Darla Dernovsek

My day job is being a freelance writer. I’ve recently left an amazing company—The Alliance, which is a cooperative of employers working together to manage healthcare costs—though I will continue to do some projects for them. I’m looking forward to the chance to connect with new people and industries.

I’m especially excited to work with people in the credit union space again. Those people are so thrilled about the difference they’re making and so willing to share.

I love the storytelling aspect of writing and the opportunity to be part of something bigger.

I’m also going to be working on a fiction project based on the story of my paternal grandmother’s life. She grew up on a farm in northern Wisconsin and was the child of immigrants. She was bright and wanted to go to school but was expected to stay on the farm. My grandmother’s younger years did include one great adventure: hitchhiking to California with a friend, where she worked for a few months before returning to Wisconsin to become a farm wife.

I’ve been diving into that quite a bit lately: I’ll start researching and writing and suddenly it’s four hours later. It’s been a lot of fun!

My most memorable caffeine were the coffee and soft drinks I’d consume as a reporter when I was working on a daily newspaper. I remember one time on an election night: I’d been at the polls until 2:00 in the morning and had to be back at work just a few hours later. I’d had a lot more caffeine than I’ve ever consumed before. I remember going great guns, typing away, and when I stopped typing, my hands were still moving because I’d had so much caffeine.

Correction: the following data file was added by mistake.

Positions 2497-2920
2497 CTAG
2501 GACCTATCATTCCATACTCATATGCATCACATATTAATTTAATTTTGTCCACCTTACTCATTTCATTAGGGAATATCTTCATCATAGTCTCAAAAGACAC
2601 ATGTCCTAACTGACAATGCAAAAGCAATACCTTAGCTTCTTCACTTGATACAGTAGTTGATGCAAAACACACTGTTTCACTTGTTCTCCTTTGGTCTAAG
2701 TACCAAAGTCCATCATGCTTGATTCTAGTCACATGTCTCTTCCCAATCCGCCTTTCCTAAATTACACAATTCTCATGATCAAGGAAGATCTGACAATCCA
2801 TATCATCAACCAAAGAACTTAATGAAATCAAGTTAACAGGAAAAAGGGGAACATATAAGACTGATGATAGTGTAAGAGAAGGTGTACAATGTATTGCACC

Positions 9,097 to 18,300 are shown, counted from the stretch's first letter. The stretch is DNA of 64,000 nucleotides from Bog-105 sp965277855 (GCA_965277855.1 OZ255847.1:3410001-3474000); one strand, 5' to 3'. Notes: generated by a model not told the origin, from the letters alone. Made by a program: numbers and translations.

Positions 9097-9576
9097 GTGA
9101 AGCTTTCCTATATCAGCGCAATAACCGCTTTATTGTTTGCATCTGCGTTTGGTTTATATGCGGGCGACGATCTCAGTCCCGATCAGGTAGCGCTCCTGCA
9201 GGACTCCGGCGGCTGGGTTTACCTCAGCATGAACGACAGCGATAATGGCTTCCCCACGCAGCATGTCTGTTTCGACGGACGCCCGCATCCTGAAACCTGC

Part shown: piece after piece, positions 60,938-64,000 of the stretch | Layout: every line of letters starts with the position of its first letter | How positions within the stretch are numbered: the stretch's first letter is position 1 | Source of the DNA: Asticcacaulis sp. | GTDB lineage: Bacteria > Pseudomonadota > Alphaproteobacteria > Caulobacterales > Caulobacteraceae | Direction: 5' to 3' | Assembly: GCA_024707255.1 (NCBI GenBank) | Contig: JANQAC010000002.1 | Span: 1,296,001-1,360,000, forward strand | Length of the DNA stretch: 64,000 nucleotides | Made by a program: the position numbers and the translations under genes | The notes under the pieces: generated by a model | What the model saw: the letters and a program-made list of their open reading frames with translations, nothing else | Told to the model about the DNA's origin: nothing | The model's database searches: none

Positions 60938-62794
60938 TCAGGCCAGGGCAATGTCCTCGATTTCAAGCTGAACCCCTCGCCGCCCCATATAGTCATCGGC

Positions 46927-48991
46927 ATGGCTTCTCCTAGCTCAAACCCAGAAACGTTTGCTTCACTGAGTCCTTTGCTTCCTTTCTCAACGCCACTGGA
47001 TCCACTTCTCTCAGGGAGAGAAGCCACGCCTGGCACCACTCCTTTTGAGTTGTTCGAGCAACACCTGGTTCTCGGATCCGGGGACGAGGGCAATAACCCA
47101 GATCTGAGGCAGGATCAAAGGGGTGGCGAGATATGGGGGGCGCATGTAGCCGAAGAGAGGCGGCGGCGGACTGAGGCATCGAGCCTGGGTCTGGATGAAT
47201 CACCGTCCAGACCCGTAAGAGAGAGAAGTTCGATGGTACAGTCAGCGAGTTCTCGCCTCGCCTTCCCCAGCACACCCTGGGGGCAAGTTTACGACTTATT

My current caffeine of choice is typically none as I have a real love/hate relationship with caffeine based on how it makes me feel. When I do have something it tends to be a chai latte. To me spices are like magic—accessible magic! I love the mix of spice, tea and milk. My favorite non-caffeinated beverage is Tahitian Vanilla Hazelnut tea from Yogi.

My favorite place for caffeine is anywhere with some atmosphere that gives people a place to be together—to me it’s about the conversation as much as having something to drink. My dream location would be a library (i.e., one that would let me bring my beverage with me!).

The people I’d love to share a cup of caffeine with are my two grandmas: Hazel and Rose. Hazel was my mother’s mom; Rose was my father’s—and she’s the one I’m writing the book about.

My grandmothers actually spent quite a bit of time together because they shared two married couples among their various children. They were so different from each other, but there they’d be, sitting together and giggling away at a family gathering.

I’m sure they connected in ways that I know nothing about; they shared so many life crises that they must have built up a sense of trust between each other. It would be great to sit down with the two of them and get them to open up and tell me more of their stories.

World problem that could be solved with the right amount of caffeine:  getting past the idea of “us” and “them.” It’s become so corrosive, the ways we separate ourselves from other people and vilify them. Seth Godin has a quote that captures it well, “They can become us as soon as we permit it.”

Sitting down over a cup of coffee might allow us to find our common areas of interest and thought and permit others to be loving and kind. My good friend, Gail, has taken to thanking people and using the word “kind” when she does. People just glow when you see and acknowledge their goodness.